Thankfully, a brave stranger stood between me and the woman and defended me from her tirade. At that point, I was too traumatized to do anything and took an early lunch break to cry in the washing station. My point in all this is that the woman was infuriated with my level of service, but the reality is that my service was fine — it was her perception of fairness that impacted her happiness. In order to maintain safety and fairness to the other guests, there was no way I could give her what she wanted. I don’t remember if she ever complained about me, but I was in a fortunate position where one or two complaints wouldn’t threaten my job. Many people are not so lucky.
The other part of the problem is that the misconception of what constitutes good customer service extends to the executive level. C-suite doesn’t want to hear that someone lower down the line lost a customer’s business because of the way they were treated. They don’t care that the customer wanted an additional 50% discount on an item that was already 75% off, they care that the subsequent Twitter rant destroyed their PR for the day. Unfortunately, the people creating company policies are rarely the ones actually enforcing them, so they’ll likely never have to face the inevitable vitriol.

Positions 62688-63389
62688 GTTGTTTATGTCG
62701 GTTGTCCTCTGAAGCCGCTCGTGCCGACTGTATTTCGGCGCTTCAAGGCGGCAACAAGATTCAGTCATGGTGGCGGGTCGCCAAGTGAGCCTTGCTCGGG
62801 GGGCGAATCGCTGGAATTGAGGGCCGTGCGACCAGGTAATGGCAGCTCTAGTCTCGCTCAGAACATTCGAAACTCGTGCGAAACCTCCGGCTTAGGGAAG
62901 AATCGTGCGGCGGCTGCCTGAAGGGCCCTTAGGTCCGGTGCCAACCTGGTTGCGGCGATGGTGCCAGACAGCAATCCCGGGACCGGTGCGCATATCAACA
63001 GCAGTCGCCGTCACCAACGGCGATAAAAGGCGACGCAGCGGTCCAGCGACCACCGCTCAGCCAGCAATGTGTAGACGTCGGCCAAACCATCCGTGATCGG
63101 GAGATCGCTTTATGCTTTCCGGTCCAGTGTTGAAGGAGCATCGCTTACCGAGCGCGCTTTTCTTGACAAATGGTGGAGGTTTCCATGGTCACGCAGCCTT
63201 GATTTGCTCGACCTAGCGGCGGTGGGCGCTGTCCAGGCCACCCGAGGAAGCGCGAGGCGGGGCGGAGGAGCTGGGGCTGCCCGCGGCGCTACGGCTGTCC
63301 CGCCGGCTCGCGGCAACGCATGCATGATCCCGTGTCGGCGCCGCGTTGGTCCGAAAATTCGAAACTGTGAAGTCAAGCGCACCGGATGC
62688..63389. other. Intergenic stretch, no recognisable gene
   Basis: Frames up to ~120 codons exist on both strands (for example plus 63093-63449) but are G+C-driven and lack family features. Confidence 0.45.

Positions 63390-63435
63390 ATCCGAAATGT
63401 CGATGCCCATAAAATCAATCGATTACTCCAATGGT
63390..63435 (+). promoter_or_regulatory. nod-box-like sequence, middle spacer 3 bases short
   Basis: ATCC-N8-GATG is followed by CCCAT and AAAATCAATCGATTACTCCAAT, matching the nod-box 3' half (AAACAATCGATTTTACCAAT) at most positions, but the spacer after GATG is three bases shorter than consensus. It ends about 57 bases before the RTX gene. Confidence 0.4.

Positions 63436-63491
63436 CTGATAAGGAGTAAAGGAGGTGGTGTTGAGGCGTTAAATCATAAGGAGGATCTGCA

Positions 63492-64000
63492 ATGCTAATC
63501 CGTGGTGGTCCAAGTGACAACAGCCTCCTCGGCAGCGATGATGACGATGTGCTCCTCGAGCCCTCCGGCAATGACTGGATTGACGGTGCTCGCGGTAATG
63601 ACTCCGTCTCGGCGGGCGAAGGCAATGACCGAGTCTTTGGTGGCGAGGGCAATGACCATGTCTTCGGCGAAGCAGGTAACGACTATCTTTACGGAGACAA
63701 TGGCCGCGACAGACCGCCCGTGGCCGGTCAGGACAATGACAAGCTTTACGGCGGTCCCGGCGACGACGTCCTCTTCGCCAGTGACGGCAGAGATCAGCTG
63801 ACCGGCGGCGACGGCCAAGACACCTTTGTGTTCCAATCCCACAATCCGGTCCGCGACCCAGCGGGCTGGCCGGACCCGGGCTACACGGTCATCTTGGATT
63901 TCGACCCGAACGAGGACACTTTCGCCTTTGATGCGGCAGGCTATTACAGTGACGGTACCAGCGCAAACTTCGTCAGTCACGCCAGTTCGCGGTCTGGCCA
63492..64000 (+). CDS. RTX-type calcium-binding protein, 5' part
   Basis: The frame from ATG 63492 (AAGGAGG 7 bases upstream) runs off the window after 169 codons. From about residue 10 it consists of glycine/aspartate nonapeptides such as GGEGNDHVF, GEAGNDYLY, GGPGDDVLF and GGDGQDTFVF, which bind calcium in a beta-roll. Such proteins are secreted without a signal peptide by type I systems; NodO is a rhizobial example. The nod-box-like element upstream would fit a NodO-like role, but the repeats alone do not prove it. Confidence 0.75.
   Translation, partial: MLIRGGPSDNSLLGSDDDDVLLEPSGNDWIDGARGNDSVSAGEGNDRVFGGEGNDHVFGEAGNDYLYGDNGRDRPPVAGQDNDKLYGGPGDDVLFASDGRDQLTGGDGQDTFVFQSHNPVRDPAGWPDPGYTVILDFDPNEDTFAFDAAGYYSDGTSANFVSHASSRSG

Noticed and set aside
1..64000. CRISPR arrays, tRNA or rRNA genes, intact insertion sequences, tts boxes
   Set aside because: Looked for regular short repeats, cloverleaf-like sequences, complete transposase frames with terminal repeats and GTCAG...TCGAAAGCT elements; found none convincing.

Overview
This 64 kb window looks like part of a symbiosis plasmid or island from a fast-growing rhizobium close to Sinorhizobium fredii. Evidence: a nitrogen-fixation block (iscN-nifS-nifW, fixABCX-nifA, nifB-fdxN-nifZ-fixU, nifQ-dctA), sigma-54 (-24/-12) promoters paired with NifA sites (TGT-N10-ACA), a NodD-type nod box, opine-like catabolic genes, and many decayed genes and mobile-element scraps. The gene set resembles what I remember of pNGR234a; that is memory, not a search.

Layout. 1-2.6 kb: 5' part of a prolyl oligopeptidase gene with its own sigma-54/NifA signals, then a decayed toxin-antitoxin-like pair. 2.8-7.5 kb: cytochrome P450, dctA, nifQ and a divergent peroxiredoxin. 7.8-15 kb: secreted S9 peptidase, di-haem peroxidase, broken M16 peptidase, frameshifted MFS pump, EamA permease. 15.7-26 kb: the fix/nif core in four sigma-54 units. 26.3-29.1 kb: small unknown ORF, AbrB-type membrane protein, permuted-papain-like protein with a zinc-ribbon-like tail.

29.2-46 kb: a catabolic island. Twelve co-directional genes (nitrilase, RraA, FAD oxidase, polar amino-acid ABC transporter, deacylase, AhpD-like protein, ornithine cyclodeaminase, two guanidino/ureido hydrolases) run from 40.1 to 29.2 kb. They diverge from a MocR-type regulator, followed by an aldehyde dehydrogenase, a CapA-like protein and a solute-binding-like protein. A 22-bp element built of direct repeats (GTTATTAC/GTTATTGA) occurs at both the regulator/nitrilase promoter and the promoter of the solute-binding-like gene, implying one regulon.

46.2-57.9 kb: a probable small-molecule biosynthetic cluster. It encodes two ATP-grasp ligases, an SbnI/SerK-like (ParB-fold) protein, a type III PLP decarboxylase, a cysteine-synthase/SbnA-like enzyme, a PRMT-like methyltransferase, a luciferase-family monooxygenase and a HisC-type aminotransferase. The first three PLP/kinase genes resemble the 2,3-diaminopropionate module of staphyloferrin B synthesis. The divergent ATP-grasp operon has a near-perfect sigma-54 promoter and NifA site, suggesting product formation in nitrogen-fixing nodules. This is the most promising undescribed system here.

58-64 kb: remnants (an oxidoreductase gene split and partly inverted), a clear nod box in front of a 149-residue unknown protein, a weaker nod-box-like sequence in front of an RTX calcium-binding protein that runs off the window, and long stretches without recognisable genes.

Customer service employees are told that “the customer is always right”, which is great in theory, but not so much in practice. As a result of this mantra, employees are forced to work long hours on their feet and take abuse from dozens of customers every week (if not every day). If a customer says jump, the employee jumps without asking about height requirements. The impact on their mental and physical health can have long-term consequences, and that’s to say nothing of how they begin to perceive their own company.
The people creating company policies are rarely the ones actually enforcing them.
Treating customer service workers poorly comes from both ends — both from the customers and the employers. Employees who feel jaded and abandoned by their company are a flight risk, and the subsequent revolving door can get expensive and exhausting. Because C-suite is rarely exposed to customer experience, they are usually unable to properly grasp how draining and frustrating the day-to-day can be for their employees. The lack of communication begets unreasonable or difficult-to-enforce policies, and the cycle continues.
Without enough incentive to stay, whether in the form of monetary compensation or otherwise, employee retention, and eventually customer retention, tanks. As much as supervisors would like to believe that their employees’ motivation for delivering service with a smile is completely intrinsic, the reality is that that smile usually lasts just long enough to get a decent tip or a positive satisfaction rating.
In contrast, when customer service employees are given more autonomy and better working conditions, it becomes easier to tackle the stress of irate customers and to come up with creative solutions for more complicated service issues. They’re more motivated to deliver excellent service because they’re being properly rewarded for it in the form of bonuses, time off, or even a sincere pat on the back. Think about it: have you ever spoken to a service clerk and could immediately tell how they felt about their job?